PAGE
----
On June 11, 2018, the Supreme Court summarily affirmed the Ninth Circuit’s opinion in United States v. Washington through a 4-4 split, with Justice Kennedy taking no part in the decision due to his involvement in similar cases during his time as a circuit judge on the Ninth Circuit. The immediate effect of the high court’s decision will be to require the State of Washington to replace or modify, at the State’s expense, several hundred culverts placed in streams under roads and bridges throughout the State. In the longer run, however, the decision could have much more far-reaching impacts related to federal and state obligations to protect against habitat degradation of salmon and other aquatic species pursuant to their obligations under several Nineteenth Century treaties reached with Native American Tribes in the Pacific Northwest.
In its simplest form, United States v. Washington is a case about the proper interpretation of a series of treaties between several Native American Tribes in the Pacific Northwest and the United States. Collectively known as the “Stevens Treaties,” these treaties give the signatory Tribes an off-reservation “right of taking fish, at all usual and accustomed grounds and stations, . . . in common with all citizens of the Territory[.]” E.g., Treaty of Medicine Creek, 10 Stat. 1132. The culverts impinged that right, according to the Tribes, because they blocked salmon from migrating up- and downstream to spawn or feed, thereby reducing the total number of fish available to be taken.
The United States joined the Tribes’ suit as their trustee, and the Tribes and federal government secured an injunction from the district court against the State to modify or replace its culverts. The State, in response, argued that the Stevens Treaties extend to Tribal members a right to fish, but do not impose a duty on the State to provide habitat for or guarantee a certain number of fish. The State also argued that the United States shared some blame; it had, according to the State, waived or undermined its own claim by working with the State to design and issue permits for the culverts.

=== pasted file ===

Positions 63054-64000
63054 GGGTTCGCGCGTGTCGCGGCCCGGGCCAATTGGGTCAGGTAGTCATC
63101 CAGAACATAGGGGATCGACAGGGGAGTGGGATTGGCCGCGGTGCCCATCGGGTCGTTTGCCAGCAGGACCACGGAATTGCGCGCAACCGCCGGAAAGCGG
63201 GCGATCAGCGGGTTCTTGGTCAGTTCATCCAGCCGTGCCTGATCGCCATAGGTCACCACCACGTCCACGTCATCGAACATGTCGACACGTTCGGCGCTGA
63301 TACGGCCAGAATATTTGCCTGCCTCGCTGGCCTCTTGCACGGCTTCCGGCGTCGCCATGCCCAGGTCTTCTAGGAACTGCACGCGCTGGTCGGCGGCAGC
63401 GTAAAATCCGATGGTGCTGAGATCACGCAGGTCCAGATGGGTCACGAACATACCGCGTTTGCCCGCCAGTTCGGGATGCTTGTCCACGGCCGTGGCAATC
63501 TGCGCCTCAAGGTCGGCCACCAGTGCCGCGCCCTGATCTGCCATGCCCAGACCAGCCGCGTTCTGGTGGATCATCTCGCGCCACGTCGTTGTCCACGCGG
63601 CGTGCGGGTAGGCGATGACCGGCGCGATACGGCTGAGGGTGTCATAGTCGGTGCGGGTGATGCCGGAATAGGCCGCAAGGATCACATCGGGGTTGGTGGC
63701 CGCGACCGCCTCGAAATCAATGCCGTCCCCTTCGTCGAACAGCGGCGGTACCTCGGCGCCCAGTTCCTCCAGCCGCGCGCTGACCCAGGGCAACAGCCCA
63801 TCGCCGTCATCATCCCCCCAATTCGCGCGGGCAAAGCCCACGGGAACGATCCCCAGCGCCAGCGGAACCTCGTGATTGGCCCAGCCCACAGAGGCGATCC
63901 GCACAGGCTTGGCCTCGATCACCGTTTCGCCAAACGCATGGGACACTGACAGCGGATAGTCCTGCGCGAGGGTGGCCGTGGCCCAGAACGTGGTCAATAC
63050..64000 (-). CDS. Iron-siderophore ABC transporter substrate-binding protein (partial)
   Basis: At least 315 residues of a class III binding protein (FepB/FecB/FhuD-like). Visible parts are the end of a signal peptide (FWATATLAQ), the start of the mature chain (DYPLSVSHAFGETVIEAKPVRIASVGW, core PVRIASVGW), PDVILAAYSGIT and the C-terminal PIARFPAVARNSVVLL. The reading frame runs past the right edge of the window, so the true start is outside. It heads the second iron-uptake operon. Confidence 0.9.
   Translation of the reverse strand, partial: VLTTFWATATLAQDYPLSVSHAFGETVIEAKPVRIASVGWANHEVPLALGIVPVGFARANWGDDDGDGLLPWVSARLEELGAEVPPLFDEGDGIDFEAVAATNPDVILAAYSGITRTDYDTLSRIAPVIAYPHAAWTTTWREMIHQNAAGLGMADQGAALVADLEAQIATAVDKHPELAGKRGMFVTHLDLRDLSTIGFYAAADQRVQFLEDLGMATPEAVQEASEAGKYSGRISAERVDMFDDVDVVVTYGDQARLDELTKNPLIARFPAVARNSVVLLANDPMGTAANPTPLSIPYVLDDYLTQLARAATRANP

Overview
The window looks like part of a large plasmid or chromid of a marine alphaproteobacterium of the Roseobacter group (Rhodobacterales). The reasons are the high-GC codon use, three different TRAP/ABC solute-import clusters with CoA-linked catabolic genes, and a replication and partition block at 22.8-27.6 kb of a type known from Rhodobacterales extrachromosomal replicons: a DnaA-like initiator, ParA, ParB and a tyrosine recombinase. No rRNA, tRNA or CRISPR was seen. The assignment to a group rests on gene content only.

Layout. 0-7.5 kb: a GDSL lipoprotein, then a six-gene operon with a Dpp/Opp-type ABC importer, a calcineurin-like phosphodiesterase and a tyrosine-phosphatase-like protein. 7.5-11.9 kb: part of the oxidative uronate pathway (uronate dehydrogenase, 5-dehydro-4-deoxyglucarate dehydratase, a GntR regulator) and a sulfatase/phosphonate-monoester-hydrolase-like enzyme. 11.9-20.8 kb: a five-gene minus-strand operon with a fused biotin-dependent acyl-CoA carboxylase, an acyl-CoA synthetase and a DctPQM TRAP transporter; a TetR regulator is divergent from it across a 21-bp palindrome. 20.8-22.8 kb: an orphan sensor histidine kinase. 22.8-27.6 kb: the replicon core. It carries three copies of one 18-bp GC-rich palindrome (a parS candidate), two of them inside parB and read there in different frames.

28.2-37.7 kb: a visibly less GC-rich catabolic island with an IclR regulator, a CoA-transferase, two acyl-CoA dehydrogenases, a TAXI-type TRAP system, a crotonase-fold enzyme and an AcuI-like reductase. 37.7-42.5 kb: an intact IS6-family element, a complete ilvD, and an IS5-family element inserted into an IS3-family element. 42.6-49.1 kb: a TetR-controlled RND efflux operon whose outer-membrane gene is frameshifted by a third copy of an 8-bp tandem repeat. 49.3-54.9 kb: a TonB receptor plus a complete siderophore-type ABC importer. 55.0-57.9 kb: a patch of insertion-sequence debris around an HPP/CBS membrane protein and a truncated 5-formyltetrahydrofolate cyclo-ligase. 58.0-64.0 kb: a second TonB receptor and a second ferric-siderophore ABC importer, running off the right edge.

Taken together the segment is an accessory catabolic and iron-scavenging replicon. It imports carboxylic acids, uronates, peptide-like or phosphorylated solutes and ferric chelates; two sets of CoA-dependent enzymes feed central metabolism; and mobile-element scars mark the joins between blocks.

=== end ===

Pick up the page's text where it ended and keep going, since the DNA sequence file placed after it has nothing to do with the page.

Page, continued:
In the ruling affirmed by the Supreme Court, the Ninth Circuit sided with the Tribes and federal government on the meaning of the fishing rights under the Stevens Treaties. The Ninth Circuit panel had concluded that, when the parties struck those agreements, they did so with the understanding that they guaranteed the Tribes both access to fishing spots and “also that there would be fish sufficient to sustain them.” 853 F.3d at 964. The panel further noted that it would generally “infer a promise that the number of fish would always be sufficient to provide a ‘moderate living’ to the Tribes.” Id. at 965. Put another way, a right of taking fish included an implied duty on the part of the State not to degrade the supply of fish.
The Ninth Circuit also rejected Washington’s equitable arguments that the United States had waived its claims when its various agencies—including the National Marine Fisheries Service, the Federal Highway Administration, and the Army Corps of Engineers—had funded, designed, or issued permits for the culverts without any objection based on their impact on fishing rights. The panel reasoned that, because the federal government is a trustee for the Tribes, but not the holder of their rights under the Stevens Treaties, those rights could be waived only by the Tribes. In fact, the panel concluded that the United States itself had violated the Treaties, though the Tribes had not sought an injunction against any federal entity. The Supreme Court’s summary affirmation of the Ninth Circuit’s judgment leaves these holdings intact.
While the equally divided per curiam summary opinion issued by the Supreme Court carries no precedential weight with future Justices, the potential implications of this decision could be significant. The Ninth Circuit’s decision could well require federal and state agencies to ensure that their decisions—e.g., when issuing or reviewing grants, permits, licenses, and approvals for other infrastructure projects that touch streams, rivers, lakes, or ocean—not only protect Tribal access to off-reservation fishing grounds and stations, but also ensure that such actions protect against habitat degradation to ensure a supply of fish sufficient to provide a moderate living to the Tribes.
In fact, as several State amici pointed out to the Supreme Court, the U.S. Environmental Protection Agency (EPA) has already cited the Ninth Circuit’s decision in considering impacts on “the right to an adequate supply of fish[,]” 81 Fed. Reg. at 92,480, and “treaty-reserved subsistence fishing rights[,]” 81 Fed. Reg. at 85,423, when reviewing state water quality standards under the Clean Water Act. While these EPA statements pre-date the Supreme Court’s summary affirmance, they may portend, as Judge O’Scannlain predicted in his dissent from the Ninth Circuit’s denial of hearing en banc, that tribal fishing rights will soon intersect with “a variety of development, construction, and farming practices, not just in Washington but throughout the Pacific Northwest.” Order, No. 13-35474 (9th Cir. May 19, 2017).